Concealed handgun permit background check applications in Washington, D.C. experienced an unprecedented spike in October and November, according to federal data. (Photo: National Geographic)
Background checks for concealed handgun permits in Washington, D.C. doubled last month, according to federal data.
Some 365 residents submitted applications to the FBI’s National Instant Criminal Background Check System in November. Approximately three quarters of those checks represented licenses to carry, federal data shows.
It’s the second significant spike in permit applications following city council’s Oct. 5 decision to drop its appeal in the ongoing legal battle of Wrenn v. District of Columbia. Two-thirds of the 217 residents who submitted to NICS checks in October also sought permits — the single biggest month for the city in FBI history, until now.
A U.S. District Court of Appeals panel said in October it would not reconsider the July 2-1 decision in Wrenn blocking enforcement of the city’s requirement that residents demonstrate “a good reason” for needing a concealed handgun permit. The ruling deemed parts of Washington’s permitting system — one of the toughest in the nation — unconstitutional. The Washington Post reported the city denied 77 percent of permit applications based on the “good reason” rule.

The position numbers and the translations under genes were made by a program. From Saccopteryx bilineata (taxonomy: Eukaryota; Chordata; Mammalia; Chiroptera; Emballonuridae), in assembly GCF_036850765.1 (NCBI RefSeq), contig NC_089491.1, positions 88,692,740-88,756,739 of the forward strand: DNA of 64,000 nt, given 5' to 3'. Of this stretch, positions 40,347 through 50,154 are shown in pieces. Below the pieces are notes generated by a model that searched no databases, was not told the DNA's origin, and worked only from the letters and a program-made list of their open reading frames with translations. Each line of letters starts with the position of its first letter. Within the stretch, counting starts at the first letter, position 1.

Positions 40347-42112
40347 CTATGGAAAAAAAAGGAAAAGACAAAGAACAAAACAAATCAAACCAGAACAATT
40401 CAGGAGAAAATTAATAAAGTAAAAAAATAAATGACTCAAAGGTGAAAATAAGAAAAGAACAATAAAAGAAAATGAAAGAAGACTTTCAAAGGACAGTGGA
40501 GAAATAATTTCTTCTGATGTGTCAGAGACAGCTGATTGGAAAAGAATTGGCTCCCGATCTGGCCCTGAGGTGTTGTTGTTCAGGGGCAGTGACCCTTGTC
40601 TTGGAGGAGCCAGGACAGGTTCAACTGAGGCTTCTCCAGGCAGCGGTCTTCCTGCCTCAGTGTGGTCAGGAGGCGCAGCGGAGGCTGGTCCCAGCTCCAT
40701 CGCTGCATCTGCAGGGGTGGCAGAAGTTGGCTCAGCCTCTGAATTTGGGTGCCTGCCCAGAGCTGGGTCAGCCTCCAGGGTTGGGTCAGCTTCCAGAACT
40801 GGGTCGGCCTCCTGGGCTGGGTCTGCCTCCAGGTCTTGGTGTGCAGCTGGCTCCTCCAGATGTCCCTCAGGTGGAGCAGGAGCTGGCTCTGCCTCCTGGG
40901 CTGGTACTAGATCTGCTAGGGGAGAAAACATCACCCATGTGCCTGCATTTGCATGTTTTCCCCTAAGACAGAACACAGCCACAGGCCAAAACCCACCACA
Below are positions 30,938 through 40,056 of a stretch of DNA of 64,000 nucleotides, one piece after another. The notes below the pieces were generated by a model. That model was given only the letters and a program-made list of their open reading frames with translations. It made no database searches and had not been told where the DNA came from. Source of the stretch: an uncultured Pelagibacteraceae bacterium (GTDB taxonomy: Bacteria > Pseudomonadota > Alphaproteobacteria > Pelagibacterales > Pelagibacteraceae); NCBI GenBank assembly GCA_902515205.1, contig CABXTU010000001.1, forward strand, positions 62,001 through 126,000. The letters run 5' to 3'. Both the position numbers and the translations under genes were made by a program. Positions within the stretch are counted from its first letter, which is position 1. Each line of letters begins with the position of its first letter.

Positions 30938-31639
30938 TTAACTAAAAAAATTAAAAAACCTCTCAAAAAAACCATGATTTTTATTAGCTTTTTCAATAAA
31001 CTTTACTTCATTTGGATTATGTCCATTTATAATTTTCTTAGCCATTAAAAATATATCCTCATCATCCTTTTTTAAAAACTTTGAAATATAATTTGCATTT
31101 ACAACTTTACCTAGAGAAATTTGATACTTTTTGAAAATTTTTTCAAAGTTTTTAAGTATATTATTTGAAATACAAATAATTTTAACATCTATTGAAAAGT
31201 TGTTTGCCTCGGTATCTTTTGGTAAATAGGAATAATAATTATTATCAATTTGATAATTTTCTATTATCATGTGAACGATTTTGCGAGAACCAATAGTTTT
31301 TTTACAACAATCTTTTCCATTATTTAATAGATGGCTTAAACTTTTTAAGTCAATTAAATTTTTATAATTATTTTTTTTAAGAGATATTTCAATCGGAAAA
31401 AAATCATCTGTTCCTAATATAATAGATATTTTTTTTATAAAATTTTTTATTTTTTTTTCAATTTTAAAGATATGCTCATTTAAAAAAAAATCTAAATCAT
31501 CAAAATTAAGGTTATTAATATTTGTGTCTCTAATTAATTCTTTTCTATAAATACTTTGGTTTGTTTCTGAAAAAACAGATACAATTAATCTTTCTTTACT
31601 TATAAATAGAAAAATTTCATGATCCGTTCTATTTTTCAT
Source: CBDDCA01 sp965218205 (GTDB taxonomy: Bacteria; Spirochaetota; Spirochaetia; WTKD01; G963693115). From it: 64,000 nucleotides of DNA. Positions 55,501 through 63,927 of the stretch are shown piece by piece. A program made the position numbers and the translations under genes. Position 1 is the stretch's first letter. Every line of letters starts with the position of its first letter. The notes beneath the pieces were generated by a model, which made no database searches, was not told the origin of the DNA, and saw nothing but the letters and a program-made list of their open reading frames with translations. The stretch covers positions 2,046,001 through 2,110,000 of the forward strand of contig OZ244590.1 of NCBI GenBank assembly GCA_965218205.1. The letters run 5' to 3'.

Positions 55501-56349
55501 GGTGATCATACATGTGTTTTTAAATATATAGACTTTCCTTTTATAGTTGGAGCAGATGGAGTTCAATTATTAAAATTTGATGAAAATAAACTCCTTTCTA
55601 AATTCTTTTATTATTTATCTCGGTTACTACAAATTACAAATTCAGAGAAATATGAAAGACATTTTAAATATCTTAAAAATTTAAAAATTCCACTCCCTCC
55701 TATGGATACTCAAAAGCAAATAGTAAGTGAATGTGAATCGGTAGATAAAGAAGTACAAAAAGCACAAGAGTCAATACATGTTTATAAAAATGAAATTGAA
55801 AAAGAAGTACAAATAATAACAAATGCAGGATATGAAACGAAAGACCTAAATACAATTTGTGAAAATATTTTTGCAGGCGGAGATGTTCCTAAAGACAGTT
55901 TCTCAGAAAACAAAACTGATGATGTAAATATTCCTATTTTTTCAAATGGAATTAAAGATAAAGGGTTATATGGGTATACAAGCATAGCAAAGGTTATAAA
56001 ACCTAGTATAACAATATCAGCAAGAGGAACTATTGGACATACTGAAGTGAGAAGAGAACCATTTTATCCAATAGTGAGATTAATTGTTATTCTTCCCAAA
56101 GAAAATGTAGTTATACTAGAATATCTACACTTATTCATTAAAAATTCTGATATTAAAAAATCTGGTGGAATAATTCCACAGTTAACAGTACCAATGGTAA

Officials said they backed away from the case amid fears a loss at the Supreme Court could further loosen gun regulations across the country — just as the landmark decision in District of Columbia v. Heller did a decade ago.
With or without the city’s appeal, however, gun rights activists secured a major victory Wednesday when the U.S. House of Representatives approved the Concealed Carry Reciprocity Act of 2017 on a vote of 231-198. The measure includes language from Senate Majority Whip John Cornyn’s proposal — called the Fix NICS Act — to bolster the federal background check system’s effectiveness through creating incentives for states and federal agencies that upload disqualifying criminal and mental health records.
Cornyn lamented earlier this week combining the two bills threatens the passage of his legislation. Fixing NICS remains a Capitol Hill talking point in the weeks since a former Airman gunned down 26 people at church in Sutherland Springs, Texas with a rifle his domestic assault convictions barred him from owning.
“Because the information had not been uploaded by the Air Force into the NICS background system, it simply wasn’t available to prevent him from purchasing these guns,” Cornyn said during a Senate Judiciary Committee meeting Wednesday. “It is simply unacceptable when you look across the United States Department of Defense, and the failure to upload this essential information, this required information, in the background check system. And I hope if anything good comes out of this tragedy, it will be that we finally fix, on a bipartisan basis, this broken background check system.”
It’s unclear if the Concealed Carry Reciprocity Act has enough Senate votes at this time.
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